3 years ago

Effects of hyperoxia on myocardial injury following cardioversion – a randomized clinical trial

Oxygen has long been assumed beneficial for all ill and injured patients. However, hyperoxia may be harmful and aggravate myocardial injury such as that caused by myocardial infarction. We aimed to investigate if hyperoxia increases myocardial injury following direct current cardioversion compared with room air. Methods Patients undergoing elective biphasic cardioversion for atrial fibrillation or atrial flutter were randomized to receive room air or oxygen (10–15L/ minute) during the procedure. The primary endpoint was the difference in high-sensitive Troponin I (hs-cTnI) and -T (hs-cTnT) measured 2hours before and 4hours after cardioversion. Secondary endpoints were differences in Copeptin and NT-pro-BNP. Results A total of 65 patients were randomized to high flow oxygen (male: 71%, mean age 66.9years) and 59 patients to room air (male: 80%, mean age 65.5years). There was no difference in hs-cTnI between patients treated with oxygen compared to patients treated with room air (P =.09) and no significant difference for hs-cTnT, ratio 1.08 (95% CI: 0.99–1.18) (P=.09). Median hs-cTnI difference before and after cardioversion was 0.1 (interquartile range (IQR): −0.5 - 0.5) ng/L for the high flow oxygen group and −0.3 (IQR: -1.1 – 0.4) ng/L for the room air group. There was no difference in Copeptin between patients treated with oxygen compared to room air (ratio 1.06 (95% CI: 0.89–1.27) (P =.51) or NT-pro-BNP (difference−6.0ng/L (95% CI: -78.5 – 66.6) P =.87). Conclusion Direct current cardioversion of atrial fibrillation/flutter with and without high-flow oxygen supplement was not associated with myocardial injury evaluated by high sensitive myocardial biomarkers. Trial registration number: NCT02317029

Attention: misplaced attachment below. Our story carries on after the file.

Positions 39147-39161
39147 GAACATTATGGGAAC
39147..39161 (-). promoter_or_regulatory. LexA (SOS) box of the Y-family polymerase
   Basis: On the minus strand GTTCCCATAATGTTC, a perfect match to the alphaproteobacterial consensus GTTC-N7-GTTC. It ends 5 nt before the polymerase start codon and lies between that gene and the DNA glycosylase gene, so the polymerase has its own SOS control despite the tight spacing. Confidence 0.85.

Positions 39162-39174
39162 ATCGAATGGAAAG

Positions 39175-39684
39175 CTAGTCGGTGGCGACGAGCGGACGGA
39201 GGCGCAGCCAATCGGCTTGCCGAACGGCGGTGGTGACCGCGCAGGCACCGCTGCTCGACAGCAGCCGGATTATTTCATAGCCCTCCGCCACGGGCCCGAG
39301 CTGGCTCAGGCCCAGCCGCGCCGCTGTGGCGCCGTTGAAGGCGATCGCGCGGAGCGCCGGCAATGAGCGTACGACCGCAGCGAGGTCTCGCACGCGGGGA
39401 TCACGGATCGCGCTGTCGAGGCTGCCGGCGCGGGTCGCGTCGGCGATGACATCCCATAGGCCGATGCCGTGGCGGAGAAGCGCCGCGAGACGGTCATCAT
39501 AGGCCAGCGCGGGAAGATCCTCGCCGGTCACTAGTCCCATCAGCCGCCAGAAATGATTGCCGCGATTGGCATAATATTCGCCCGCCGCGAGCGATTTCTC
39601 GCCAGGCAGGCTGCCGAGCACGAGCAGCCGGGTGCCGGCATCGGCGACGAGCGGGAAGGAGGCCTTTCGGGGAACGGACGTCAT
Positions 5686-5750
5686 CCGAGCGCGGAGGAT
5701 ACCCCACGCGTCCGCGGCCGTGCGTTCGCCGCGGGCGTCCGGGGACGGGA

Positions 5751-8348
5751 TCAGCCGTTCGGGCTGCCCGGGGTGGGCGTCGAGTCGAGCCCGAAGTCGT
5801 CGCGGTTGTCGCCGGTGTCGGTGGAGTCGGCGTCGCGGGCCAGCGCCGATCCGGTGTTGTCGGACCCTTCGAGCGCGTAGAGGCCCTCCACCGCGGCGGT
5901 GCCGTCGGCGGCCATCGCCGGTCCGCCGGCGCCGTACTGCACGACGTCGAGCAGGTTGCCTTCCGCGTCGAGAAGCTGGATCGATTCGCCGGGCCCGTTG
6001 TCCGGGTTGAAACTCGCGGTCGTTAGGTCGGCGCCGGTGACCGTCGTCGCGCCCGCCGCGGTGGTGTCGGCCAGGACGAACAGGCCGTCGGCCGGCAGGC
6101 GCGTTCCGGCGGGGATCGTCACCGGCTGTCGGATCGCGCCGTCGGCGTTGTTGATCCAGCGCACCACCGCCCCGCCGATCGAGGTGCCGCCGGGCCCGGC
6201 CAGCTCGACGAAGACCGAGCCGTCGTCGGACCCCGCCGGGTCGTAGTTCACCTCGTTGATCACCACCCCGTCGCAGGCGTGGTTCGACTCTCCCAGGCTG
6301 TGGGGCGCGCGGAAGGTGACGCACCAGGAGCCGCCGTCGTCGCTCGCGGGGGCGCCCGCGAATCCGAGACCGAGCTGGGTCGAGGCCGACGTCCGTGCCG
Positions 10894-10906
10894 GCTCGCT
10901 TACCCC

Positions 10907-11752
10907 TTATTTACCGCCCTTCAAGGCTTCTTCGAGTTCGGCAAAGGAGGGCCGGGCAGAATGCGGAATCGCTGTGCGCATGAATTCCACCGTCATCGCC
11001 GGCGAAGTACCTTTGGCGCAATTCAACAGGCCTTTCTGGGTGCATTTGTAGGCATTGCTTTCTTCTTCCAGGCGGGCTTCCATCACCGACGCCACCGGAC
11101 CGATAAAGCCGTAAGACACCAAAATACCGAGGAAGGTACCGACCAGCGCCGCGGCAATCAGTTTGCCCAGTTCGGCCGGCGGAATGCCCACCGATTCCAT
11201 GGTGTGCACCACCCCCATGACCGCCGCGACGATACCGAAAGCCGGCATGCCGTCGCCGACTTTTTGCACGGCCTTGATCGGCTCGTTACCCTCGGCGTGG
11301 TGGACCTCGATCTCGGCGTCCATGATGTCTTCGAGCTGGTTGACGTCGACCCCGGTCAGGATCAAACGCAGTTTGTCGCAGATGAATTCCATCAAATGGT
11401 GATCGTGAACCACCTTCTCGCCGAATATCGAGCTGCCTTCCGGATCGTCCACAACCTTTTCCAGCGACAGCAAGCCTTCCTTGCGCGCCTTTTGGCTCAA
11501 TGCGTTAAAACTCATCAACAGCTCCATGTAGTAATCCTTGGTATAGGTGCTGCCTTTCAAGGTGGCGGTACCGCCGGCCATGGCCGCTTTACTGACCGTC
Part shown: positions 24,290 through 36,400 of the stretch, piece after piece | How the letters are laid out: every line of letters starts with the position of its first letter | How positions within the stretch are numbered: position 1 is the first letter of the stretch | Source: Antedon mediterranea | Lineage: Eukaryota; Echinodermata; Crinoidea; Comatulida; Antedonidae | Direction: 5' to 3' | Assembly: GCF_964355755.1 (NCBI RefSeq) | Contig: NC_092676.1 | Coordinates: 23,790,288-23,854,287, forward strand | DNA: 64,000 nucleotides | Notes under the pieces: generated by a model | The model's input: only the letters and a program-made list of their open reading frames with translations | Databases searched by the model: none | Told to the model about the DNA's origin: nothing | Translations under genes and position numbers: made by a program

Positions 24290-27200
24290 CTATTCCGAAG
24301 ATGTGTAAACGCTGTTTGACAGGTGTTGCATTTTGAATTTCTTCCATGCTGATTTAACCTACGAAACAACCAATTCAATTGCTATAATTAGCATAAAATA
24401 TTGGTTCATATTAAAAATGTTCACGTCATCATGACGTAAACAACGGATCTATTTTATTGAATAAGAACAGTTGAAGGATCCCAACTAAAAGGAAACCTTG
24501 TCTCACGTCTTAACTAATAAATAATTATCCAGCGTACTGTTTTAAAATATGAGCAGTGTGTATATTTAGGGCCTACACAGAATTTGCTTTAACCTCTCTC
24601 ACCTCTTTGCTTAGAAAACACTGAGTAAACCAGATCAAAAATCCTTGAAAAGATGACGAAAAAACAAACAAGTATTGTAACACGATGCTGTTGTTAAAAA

Publisher URL: www.sciencedirect.com/science

DOI: S0002870317303186

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